Saturday featured some outstanding performances with bands Wilderness Trail and Turning Ground, and the comedy/music stylings of the Moron Brothers.  However, there were two stand out performances that rank among the best I've seen this summer.  Who could not love former IIIrd Tyme Out banjo player Steve Dilling's new project, Sideline?  Back with his driving banjo licks and instantly likeable personality, Steve seems re-energized by bandmate and son-in-law Skip Cherryholmes.  Like a puppy watching his master come up the sidewalk, Skip is all over the stage beating rapid-fire and sometimes percussive licks from his guitar and busting into grunts and shouts of encouragement to pump the band up.  Add in the killer mandolin work of Brian Aldridge and his 16-year old brother Daniel on Fiddle and you have one of the most musically proficient, high-energy bands in Bluegrass today.  The ultimately professional bass work of Jason Moore is just icing on the cake.  If you get the chance, go see them...they are everything bluegrass is supposed to, and can, be.

Out of Mind Bluegrass
The standout band of the weekend was a band the precious few fans have probably heard of, Out of Mind Bluegrass from Columbus, Ohio.  I heard them at Marshall last year and thought they were very good.  However, it is obvious that they spent the past year getting even better!  At first glance, you would suspect that the band was built around the amazing Tony Rice style licks of guitarist Daniel Phelps--and he is very, very good.  However, Brandon Fox is every bit his equal on the five-string banjo and Scott Adkins is by any measure an outstanding manolin player.  Throw in Fox's wife Lisa on the bass and you have a bluegrass quartet capable of covering even the most difficult of bluegrass standards the way they were intended to be played.  What really sets them aside, however, is the attention they pay to their powerful vocal arrangements.  Trading lead, baritone and tenor parts effortlessly, the three men in the band deliver vocals that fit their voices and fill the venue with rich, lush harmonies.  Refreshingly, every member of the band is humble and approachable and very respectful of the genre.  Unlike many of their peers, they also understand the importance of professional appearance, bringing matching clothes for each of their four weekend sets--dress pants and button down shirts during the heat of the day, and formal shirt and tie for the men and matching dress for the lady in the evening.  Watch out, this band is going places.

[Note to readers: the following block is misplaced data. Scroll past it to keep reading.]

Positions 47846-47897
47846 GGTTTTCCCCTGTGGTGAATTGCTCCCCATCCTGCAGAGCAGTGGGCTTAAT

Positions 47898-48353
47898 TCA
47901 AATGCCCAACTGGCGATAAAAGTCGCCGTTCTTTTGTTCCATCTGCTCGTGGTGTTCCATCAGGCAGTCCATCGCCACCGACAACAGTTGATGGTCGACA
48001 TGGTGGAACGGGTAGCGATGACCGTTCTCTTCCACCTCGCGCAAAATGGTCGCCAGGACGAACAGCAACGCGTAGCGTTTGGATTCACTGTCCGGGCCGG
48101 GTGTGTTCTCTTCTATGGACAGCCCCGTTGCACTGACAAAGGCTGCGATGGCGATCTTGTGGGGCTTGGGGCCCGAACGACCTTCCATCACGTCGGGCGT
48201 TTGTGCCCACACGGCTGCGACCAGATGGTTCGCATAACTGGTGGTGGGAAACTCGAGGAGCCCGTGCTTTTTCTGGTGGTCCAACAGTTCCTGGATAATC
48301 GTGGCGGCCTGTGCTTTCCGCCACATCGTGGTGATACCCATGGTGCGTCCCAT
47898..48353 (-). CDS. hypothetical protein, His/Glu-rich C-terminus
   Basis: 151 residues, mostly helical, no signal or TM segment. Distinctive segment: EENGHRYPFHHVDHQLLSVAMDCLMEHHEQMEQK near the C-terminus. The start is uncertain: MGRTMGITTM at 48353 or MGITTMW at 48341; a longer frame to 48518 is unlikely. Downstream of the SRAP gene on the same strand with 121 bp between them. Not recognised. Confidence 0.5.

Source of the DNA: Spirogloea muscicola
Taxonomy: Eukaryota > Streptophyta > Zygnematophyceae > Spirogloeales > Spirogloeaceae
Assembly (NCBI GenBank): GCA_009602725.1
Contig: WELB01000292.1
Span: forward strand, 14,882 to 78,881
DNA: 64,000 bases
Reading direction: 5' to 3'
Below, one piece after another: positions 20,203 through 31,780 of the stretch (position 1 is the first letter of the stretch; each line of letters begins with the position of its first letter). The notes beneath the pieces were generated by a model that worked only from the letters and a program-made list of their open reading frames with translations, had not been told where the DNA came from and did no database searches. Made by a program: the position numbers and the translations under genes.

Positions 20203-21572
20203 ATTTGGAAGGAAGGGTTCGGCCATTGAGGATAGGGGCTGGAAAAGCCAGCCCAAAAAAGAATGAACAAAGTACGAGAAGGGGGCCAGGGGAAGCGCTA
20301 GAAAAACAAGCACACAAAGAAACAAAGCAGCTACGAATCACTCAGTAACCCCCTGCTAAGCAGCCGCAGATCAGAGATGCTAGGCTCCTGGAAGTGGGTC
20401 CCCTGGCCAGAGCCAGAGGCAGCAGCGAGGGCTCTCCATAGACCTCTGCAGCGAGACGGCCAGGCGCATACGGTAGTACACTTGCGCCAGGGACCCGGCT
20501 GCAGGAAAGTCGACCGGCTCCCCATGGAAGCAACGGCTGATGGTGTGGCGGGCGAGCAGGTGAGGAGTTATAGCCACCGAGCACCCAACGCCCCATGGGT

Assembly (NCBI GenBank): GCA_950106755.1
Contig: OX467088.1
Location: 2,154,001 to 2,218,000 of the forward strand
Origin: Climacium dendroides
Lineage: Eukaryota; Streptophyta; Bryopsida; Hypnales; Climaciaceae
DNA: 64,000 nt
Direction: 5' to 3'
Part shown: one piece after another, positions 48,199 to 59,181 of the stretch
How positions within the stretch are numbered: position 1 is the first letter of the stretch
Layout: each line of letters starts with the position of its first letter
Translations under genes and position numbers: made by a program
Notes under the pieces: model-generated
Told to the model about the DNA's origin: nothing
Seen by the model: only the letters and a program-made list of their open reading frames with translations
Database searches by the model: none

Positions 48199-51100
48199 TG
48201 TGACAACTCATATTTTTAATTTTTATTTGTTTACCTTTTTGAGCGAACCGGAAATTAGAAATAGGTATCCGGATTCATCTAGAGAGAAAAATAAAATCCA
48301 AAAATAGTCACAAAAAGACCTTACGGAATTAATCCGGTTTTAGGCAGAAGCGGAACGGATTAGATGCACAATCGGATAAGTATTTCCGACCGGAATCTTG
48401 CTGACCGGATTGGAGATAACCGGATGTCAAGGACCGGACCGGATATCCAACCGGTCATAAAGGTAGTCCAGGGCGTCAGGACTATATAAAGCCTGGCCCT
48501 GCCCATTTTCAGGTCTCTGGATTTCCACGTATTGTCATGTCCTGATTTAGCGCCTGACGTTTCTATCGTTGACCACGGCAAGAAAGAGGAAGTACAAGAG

Overall, Jeremie Cole should be congratulated for pulling off an excellent festival.  I didn't hear a single complaint all weekend, and everyone seemed to have a great time.  I'll be back next year, for sure!